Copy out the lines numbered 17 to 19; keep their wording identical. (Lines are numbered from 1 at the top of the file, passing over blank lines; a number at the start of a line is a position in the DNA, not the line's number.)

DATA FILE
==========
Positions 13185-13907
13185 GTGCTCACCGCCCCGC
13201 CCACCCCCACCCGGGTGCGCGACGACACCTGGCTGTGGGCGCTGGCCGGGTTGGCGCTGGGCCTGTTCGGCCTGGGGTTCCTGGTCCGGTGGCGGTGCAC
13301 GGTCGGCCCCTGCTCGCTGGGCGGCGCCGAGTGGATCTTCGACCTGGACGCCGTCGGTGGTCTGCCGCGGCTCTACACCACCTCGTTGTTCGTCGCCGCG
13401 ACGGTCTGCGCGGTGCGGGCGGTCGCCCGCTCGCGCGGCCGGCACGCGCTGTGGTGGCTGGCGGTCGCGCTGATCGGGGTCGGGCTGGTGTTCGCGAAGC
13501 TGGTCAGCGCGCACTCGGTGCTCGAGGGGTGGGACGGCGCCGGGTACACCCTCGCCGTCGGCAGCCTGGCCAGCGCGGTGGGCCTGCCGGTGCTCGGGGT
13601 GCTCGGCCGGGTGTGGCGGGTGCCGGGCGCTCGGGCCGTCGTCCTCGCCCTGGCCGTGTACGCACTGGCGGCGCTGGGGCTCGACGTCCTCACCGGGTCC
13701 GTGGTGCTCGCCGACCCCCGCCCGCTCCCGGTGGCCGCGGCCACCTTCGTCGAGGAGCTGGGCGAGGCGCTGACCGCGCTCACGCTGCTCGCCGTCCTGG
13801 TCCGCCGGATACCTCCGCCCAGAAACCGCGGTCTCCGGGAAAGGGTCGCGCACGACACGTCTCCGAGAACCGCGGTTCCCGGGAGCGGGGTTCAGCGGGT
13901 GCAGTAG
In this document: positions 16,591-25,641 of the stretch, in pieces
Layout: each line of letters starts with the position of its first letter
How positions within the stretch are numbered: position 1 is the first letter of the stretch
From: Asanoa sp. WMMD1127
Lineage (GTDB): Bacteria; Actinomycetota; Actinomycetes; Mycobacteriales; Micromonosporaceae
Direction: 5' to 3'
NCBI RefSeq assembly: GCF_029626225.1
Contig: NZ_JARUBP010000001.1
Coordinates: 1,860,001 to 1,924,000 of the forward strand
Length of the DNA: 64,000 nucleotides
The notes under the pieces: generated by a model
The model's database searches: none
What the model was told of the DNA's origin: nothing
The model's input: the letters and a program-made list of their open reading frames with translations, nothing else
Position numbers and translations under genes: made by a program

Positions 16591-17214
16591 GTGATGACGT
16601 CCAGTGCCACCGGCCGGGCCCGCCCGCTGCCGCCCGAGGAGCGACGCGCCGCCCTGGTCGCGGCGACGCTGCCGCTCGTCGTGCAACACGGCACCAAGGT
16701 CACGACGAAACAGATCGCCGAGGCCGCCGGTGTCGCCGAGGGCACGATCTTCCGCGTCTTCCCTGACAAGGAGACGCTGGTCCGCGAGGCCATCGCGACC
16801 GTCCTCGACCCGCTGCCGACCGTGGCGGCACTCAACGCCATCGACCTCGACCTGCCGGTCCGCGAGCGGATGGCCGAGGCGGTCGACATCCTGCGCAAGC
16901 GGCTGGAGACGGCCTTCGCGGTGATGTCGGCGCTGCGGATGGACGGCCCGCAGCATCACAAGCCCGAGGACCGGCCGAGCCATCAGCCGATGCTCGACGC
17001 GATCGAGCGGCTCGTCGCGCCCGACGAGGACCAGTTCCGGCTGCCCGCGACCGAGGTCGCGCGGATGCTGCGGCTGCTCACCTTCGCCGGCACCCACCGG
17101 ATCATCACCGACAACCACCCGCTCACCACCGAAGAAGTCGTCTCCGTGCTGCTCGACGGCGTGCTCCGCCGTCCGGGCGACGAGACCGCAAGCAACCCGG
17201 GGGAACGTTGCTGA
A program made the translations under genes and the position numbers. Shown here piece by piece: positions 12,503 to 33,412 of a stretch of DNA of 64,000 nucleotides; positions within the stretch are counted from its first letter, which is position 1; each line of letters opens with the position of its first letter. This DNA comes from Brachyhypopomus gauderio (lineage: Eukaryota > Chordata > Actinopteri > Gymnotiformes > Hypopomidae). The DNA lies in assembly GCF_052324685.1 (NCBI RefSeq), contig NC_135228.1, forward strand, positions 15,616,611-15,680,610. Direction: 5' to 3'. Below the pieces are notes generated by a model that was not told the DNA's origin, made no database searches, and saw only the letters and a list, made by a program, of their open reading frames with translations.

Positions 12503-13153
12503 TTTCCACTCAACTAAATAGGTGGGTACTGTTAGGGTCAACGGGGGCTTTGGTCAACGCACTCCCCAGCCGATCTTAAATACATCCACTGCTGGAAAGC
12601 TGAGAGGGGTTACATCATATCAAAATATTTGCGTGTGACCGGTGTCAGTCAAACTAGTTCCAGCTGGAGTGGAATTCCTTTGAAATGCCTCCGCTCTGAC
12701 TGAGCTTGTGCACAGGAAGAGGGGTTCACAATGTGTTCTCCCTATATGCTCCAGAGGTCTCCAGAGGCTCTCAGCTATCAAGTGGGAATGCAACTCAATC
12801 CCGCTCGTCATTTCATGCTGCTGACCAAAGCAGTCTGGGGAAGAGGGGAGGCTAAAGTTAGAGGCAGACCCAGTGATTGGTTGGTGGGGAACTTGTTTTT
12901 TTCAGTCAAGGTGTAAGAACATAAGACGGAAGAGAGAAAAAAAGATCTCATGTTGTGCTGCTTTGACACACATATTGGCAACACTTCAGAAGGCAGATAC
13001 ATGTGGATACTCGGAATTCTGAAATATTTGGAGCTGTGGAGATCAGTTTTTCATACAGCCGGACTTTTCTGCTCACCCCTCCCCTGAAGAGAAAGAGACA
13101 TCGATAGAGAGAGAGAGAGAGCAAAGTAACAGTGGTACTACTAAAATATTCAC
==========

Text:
NCBI RefSeq assembly: GCF_029626225.1
Contig: NZ_JARUBP010000001.1
Coordinates: 1,860,001 to 1,924,000 of the forward strand